#580/Le beau Serge-Claude Chabrol
Of the hallowed group of Cahiers du cinéma critics turned filmmakers who would transform French film history, Claude Chabrol was the first to direct his own feature. His stark and absorbing landmark debut, Le beau Serge, follows a successful yet sickly young man (Jean‑Claude Brialy) who returns home to the small village where he grew up. There, he finds himself at odds with his former close friend (Gérard Blain)—now unhappily married and a wretched alcoholic—and the provincial life he represents. The remarkable and raw Le beau Serge heralded the arrival of a cinematic titan who would go on to craft provocative, entertaining films for five more decades.
#581/Les cousins-Claude Chabrol
In Les cousins, Claude Chabrol crafts a sly moral fable about a provincial boy who comes to live with his sophisticated bohemian cousin in Paris. Through these seeming opposites, Chabrol conjures a piercing, darkly comic character study that questions notions of good and evil, love and jealousy, and success in the modern world. A mirror image of Le beau Serge, Chabrol’s debut, Les cousins recasts that film’s stars, Jean-Claude Brialy and Gérard Blain, in startlingly reversed roles. This dagger-sharp drama won the Golden Bear at the Berlin Film Festival and was an important precursor to the French New Wave.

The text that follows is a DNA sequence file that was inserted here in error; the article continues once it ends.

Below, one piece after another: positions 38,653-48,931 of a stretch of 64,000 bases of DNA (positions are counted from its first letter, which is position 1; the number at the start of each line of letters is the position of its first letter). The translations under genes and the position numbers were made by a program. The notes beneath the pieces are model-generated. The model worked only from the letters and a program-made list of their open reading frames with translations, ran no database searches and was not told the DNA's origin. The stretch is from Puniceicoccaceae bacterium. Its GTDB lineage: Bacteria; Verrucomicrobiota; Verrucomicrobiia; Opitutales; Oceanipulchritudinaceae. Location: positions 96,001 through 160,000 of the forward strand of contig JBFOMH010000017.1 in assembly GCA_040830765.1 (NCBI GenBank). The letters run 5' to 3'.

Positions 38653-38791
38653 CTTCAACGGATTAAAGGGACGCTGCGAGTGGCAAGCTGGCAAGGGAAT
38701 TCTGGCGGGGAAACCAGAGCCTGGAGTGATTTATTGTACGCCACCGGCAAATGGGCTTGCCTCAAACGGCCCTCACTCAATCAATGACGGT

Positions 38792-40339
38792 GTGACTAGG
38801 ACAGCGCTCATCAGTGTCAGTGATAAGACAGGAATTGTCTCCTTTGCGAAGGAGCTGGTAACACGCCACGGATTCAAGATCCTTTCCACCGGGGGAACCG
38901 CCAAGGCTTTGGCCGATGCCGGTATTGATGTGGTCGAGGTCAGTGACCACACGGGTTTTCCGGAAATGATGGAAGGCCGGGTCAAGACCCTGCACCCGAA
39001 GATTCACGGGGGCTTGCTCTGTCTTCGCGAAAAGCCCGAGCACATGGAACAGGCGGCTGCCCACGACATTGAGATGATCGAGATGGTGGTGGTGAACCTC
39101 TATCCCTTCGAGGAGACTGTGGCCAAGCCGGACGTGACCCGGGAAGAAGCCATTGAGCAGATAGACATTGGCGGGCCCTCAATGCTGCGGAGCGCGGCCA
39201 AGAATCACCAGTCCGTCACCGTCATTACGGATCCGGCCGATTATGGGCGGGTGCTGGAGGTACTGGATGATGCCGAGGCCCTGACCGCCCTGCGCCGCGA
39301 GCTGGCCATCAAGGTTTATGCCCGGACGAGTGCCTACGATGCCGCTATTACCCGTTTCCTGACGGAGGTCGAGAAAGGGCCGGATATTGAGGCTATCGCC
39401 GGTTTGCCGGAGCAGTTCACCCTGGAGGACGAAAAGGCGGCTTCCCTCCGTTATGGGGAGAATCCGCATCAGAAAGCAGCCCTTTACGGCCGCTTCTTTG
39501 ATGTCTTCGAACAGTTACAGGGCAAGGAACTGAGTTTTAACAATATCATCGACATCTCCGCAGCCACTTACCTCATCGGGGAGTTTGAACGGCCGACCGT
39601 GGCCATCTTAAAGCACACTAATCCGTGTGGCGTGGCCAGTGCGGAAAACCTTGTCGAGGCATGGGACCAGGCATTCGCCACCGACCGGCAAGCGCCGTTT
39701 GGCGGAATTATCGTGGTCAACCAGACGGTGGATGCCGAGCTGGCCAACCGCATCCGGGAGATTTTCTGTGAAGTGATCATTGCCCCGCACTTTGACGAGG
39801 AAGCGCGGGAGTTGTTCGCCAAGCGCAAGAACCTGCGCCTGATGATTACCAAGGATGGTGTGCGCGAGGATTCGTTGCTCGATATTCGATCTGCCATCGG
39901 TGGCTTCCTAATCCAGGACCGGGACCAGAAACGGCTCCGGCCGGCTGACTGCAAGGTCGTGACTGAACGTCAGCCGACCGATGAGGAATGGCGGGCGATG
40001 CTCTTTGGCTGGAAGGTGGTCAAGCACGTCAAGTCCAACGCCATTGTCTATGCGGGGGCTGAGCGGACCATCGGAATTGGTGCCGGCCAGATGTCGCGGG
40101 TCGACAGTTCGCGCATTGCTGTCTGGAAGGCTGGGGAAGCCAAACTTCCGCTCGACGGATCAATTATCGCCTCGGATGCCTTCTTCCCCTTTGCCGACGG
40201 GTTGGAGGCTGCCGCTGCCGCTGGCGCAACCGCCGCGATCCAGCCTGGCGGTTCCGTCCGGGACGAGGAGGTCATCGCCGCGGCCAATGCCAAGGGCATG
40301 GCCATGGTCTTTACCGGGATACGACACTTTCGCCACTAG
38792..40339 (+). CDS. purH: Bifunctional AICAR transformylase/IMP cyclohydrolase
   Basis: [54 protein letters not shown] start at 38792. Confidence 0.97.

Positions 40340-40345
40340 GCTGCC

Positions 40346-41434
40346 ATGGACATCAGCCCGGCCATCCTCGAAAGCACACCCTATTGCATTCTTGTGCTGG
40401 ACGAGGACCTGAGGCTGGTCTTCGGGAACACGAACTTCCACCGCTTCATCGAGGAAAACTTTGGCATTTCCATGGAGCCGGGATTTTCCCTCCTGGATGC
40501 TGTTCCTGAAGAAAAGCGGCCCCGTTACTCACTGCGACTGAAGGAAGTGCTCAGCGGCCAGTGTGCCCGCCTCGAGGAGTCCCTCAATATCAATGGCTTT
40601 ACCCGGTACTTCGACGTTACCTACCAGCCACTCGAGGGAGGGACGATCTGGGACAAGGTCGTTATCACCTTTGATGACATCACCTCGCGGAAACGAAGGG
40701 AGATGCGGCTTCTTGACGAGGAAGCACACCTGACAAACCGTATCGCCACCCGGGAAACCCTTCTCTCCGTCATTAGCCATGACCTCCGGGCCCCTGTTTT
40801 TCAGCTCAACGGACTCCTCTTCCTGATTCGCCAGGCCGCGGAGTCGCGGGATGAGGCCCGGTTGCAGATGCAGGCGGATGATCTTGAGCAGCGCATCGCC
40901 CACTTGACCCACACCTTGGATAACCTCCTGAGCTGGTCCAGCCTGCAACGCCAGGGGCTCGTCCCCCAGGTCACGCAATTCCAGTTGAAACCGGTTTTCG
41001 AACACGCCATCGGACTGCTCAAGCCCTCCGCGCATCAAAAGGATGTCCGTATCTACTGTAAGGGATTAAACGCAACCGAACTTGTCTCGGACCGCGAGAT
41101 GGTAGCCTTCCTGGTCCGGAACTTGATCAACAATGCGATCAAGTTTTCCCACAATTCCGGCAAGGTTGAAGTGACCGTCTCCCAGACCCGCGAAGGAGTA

#582/Carlos-Olivier Assayas
Carlos, directed by Olivier Assayas, is an epic, intensely detailed account of the life of the infamous international terrorist Ilich Ramírez Sanchez—also known as Carlos the Jackal. One of the twentieth century’s most-wanted fugitives, Carlos was committed to violent left-wing activism throughout the seventies and eighties, orchestrating bombings, kidnappings, and hijackings in Europe and the Middle East. Assayas portrays him not as a criminal mastermind but as a symbol of seismic political shifts around the world, and the magnetic Édgar Ramírez brilliantly embodies him as a swaggering global gangster. Criterion presents the complete, uncut, director-approved, five-and-a-half-hour version of Carlos.